Title: “Summer ‘72”
Release date: 1972
Favorite track: "Let's Stay Together" by Al Green
I’ve spent far too much time in my life putting together summer-themed playlists. The sunshine, water settings and warm weather — it’s all just waiting to be manifested into the most wicked mix CD ever.
But, frankly, I’m not all that creative. Most of my summer playlists turned into a predictable blend of classic oldies – the Beach Boys showed up a lot — and more recent pop hits. Lame.
My wasted effort to compile summer-themed songs reminded me I owned this “Summer ‘72” record, a compilation album of hits I found at an antique mall. I can’t imagine a more relevant time to feature this vinyl than 1972 itself.
Dear summer, here is your soundtrack.
Admittedly, this isn’t an upbeat summer record.
Badfinger’s “Without You,” Bread’s “Everything I Own” and The Carpenters’ “Hurting Each Other” aren’t exactly uplifting. But, hey, summer isn’t perfect; what season is?
All of these are 1972 hits, so there isn’t really a dud — although, I could’ve done without “Lion Sleeps Tonight.”
What makes this album a neat find is how it’s nostalgic for those alive when these tracks first saw radio play and educational for young people who want to delve into that generation’s music.
The album has a couple of my all-time favorite songs, such as Al Green’s “Let’s Stay Together” and America’s “A Horse with No Name,” and a few with which I wasn’t familiar.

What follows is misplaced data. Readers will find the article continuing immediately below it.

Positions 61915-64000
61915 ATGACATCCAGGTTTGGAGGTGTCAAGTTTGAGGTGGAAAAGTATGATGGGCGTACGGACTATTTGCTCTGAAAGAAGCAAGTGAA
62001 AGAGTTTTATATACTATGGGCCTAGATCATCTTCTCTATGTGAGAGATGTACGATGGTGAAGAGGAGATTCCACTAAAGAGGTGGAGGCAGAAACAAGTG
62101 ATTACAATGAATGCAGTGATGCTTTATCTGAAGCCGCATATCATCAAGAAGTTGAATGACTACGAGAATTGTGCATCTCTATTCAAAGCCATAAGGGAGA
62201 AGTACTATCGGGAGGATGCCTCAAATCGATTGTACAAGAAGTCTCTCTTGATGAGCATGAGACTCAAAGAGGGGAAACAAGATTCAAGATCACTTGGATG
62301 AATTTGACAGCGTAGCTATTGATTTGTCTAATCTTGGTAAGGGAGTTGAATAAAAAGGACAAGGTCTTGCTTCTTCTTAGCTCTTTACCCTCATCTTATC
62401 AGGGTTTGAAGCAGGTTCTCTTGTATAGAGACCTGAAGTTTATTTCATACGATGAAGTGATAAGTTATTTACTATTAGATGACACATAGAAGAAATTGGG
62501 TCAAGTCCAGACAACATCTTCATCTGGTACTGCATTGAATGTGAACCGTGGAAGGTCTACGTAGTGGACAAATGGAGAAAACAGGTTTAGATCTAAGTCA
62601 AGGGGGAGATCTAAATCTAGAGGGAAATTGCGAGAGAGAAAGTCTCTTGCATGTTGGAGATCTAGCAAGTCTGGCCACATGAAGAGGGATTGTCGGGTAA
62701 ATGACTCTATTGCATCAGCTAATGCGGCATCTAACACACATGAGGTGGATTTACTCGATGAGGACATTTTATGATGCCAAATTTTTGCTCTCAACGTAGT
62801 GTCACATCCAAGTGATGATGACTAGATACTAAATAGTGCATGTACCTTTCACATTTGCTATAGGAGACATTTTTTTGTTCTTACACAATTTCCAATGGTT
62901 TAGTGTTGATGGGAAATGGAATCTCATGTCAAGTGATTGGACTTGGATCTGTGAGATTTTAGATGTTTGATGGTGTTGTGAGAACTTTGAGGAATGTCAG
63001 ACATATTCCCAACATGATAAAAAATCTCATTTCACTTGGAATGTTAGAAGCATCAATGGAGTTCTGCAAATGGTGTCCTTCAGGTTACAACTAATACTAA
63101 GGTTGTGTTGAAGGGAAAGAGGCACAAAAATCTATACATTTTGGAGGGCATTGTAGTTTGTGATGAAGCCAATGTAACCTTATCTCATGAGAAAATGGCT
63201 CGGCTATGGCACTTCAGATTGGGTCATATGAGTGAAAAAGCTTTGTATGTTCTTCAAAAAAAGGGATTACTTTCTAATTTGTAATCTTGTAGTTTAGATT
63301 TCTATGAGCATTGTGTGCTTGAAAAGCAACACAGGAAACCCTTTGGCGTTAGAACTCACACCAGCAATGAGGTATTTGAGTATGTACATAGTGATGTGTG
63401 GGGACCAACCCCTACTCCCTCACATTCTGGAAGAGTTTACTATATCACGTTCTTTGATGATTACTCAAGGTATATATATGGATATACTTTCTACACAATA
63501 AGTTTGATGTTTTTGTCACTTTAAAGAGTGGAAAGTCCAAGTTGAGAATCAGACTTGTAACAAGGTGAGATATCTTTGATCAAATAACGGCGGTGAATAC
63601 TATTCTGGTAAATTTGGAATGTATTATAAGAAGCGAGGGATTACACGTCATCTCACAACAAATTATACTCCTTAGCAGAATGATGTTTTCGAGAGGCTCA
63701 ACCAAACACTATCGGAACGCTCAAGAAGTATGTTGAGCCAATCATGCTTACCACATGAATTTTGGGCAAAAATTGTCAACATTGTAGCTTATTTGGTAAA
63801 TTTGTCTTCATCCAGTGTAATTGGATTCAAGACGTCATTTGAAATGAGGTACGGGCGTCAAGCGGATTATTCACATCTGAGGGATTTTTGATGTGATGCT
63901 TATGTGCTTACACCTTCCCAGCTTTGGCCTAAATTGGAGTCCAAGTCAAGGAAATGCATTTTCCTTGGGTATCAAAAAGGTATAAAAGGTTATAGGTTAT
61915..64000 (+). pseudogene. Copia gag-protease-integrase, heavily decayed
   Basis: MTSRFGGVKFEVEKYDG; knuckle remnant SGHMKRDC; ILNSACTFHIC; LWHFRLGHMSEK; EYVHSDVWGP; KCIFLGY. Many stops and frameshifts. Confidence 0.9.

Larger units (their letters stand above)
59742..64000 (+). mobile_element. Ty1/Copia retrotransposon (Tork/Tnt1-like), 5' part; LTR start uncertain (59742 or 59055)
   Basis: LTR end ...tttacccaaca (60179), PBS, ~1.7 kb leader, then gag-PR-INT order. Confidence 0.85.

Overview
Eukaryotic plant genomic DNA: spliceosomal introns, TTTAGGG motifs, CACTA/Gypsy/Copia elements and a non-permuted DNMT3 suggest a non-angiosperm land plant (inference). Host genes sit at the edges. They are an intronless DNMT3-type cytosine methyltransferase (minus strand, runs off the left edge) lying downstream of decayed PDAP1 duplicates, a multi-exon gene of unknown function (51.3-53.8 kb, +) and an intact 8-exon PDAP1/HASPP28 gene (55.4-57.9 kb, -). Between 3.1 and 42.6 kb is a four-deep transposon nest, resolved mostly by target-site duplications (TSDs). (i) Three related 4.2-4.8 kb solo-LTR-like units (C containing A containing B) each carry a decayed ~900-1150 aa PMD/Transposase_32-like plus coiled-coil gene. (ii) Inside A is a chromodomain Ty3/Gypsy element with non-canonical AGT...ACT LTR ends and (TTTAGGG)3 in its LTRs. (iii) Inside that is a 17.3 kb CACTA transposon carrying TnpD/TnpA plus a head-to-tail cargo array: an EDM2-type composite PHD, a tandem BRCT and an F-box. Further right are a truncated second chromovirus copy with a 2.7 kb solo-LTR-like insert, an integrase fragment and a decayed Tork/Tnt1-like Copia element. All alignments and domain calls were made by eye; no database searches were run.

“Drowning in a Sea of Love,” written by Kenny Gamble and Leon Huff and recorded by Joe Simon, is groovy and passionate. I dig it.
Michael Jackson’s version of “Rockin’ Robin” and Paul Simon’s “Me and Julio Down by the Schoolyard” are peppy and fun. I love hearing Jackson’s young vocals. Simon’s track incorporates whistling.
Other tracks are Ringo Starr’s “Back Off Boogaloo,” Dennis Coffey’s “Scorpio,” Melanie’s “Brand New Key” and the Coca-Cola commercial jingle “I’d Like to Teach the World to Sing (in Perfect Harmony).”
Bread’s “Everything I Own” features David Gates soft, compassionate vocals.
And I would give anything I own
I’d give up my life, my heart, my home
I would give everything I own,
Just to have you back again
— “Everything I Own”
Don McLean’s “American Pie” never gets old. I love when it picks up at the end.
Bye, bye Miss American Pie
Drove my Chevy to the levee but the levee was dry
And them good ole boys were drinking whiskey and rye
Singin’ this’ll be the day that I die
— “American Pie”
This album case has definitely seen better days, but the record remains intact. The album cover perfectly represents how I perceive 1972, as it features a mod-looking woman amid an orange starburst. Groovy.
One of the things I find interesting is how the vinyl record lists the songwriters rather than the musicians who recorded the songs. It’s an interesting snapshot in time.
Hey, I'm Savannah. I collect records, and they collect dust. Like my preferred media form, I strive to not become obsolete. I created Off the Record as a way to turn my mind inside out, into something visual and tangible. One is the loneliest number, so I asked my friends to join.